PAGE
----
Sam Gyimah: The former universities minister said there was “no mandate” for a no-deal exit which would be “damaging and disruptive” for his constituents.

Antoinette Sandbach: The MP for Eddisbury said it was “important to act” to stop any chance of no deal and she would put her constituents’ interests ahead of her own.

Alistair Burt: The former Middle East minister, a respected figure in the party, has said he has an “fundamental and un-resolvable” disagreement with the party leadership over Brexit and he will be standing down as MP for NE Bedfordshire at the next election.

Stephen Hammond: He has accused Tory Brexiteers of “lecturing others” about loyalty. He told the BBC’s World at One he would “reluctantly” vote against the government.

Sir Nicholas Soames: Winston Churchill’s grandson was among those who met the PM on Tuesday for last-ditch talks.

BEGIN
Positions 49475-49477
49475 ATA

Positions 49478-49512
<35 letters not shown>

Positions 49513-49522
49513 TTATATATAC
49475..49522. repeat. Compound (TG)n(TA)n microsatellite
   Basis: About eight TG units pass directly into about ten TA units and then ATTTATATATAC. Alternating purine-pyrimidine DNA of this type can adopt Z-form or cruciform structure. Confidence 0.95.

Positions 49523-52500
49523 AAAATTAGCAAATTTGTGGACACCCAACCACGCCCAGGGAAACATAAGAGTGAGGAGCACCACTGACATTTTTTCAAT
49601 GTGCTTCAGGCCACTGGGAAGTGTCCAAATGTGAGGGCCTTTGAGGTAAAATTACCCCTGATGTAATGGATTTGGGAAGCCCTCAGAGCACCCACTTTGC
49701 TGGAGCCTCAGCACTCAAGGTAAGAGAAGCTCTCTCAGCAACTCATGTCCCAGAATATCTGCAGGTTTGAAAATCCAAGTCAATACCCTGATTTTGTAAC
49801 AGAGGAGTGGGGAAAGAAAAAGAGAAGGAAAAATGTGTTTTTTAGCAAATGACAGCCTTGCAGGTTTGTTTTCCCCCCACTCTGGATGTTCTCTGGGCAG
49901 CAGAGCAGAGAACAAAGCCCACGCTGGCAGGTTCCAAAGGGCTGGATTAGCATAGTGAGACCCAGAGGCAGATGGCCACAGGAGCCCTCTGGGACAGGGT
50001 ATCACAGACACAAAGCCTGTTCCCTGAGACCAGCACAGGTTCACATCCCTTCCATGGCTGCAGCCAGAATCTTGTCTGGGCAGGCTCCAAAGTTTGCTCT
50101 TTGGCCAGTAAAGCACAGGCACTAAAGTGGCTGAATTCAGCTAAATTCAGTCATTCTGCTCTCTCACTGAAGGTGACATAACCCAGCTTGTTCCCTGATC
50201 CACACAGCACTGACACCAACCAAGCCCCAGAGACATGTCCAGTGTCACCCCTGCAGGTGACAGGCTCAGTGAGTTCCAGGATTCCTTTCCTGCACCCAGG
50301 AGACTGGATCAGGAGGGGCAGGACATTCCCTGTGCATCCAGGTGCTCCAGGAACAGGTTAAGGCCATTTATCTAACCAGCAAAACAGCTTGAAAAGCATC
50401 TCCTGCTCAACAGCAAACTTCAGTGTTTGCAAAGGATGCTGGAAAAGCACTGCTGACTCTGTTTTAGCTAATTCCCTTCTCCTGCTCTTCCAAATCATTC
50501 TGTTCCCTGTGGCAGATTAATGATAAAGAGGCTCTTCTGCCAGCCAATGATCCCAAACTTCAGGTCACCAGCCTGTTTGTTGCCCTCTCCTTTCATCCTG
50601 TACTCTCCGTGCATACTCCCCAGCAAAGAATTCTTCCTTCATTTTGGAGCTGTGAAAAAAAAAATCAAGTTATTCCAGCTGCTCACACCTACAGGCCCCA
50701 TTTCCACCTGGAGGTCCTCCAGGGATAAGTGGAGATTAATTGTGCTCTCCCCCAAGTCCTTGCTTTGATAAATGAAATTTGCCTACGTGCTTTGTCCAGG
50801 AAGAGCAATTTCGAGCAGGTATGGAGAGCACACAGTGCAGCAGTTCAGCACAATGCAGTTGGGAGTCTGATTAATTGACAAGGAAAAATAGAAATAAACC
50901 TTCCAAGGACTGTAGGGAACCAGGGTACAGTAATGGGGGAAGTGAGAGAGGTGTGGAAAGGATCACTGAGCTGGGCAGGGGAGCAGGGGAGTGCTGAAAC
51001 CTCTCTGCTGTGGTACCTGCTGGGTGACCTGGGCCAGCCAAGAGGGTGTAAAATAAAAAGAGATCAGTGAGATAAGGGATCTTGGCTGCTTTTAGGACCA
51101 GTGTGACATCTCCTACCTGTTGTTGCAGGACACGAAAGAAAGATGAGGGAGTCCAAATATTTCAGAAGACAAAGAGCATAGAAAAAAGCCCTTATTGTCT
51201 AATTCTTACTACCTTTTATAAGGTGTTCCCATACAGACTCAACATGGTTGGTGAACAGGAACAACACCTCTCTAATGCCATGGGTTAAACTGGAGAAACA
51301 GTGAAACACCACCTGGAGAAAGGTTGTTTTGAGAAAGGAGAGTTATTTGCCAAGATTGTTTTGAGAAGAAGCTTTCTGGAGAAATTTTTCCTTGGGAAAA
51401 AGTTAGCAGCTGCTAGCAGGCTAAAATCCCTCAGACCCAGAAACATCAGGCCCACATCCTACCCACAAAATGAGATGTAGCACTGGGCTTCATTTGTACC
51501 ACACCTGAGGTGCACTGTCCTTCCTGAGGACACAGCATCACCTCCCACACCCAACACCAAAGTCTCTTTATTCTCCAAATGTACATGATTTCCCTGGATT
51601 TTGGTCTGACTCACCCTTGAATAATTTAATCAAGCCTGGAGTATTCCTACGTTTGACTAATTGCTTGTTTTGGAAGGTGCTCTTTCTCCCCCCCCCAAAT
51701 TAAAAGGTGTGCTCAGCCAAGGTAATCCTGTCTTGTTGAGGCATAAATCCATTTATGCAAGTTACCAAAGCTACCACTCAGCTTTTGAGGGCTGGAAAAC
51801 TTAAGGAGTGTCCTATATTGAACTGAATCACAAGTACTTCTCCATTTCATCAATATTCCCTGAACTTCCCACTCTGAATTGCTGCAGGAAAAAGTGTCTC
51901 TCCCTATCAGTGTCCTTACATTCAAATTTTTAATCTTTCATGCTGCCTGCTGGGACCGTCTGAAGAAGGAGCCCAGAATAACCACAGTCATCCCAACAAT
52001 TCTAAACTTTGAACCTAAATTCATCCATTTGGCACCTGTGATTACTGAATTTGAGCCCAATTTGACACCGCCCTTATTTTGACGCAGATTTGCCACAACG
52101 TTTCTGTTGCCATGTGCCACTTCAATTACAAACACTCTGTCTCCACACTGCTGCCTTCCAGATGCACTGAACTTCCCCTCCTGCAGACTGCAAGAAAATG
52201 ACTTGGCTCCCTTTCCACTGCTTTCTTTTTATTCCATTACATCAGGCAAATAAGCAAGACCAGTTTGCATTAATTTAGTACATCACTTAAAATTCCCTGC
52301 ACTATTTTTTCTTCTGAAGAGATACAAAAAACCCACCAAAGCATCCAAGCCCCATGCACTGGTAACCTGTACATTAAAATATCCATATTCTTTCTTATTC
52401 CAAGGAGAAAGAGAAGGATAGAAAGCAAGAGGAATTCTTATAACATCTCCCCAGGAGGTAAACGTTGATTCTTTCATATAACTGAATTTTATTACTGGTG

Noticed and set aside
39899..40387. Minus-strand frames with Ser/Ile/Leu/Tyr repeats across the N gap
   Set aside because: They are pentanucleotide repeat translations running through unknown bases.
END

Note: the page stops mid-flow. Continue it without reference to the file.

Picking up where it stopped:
Margot James: The former digital minister has been highly critical of no deal on social media and backed Mr Gauke’s comments.

Richard Harrington: The 61-year old has rebelled over Brexit before and recently announced he would stand down as MP for Watford at the next election.

Guto Bebb: The Aberconwy MP, who is also quitting at the next election, says a vote against no deal is “truer to Conservative tradition than anyone who traipses through the lobbies out of fear, opportunism or simply unthinking loyalty”.

Caroline Nokes: The Romsey MP has said her constituents would be worse off under a no-deal Brexit and their futures mattered more than her own as a Conservative MP.

Ed Vaizey: The ex-culture minister has said a no-deal exit would hurt the digital economy although he told Buzzfeed News he had yet to decide which way to vote.

Steve Brine: The former health minister said last week he was prepared to hold the PM to his claim a no-deal exit is a “million to one chance”.

Anne Milton: She has kept a low profile since quitting as a minister in July but attended a meeting with other likely rebels in Westminster earlier on Tuesday.

Richard Benyon: The MP for Newbury is a former fisheries minister in the coalition government.

Source: http://www.bbc.com/news/uk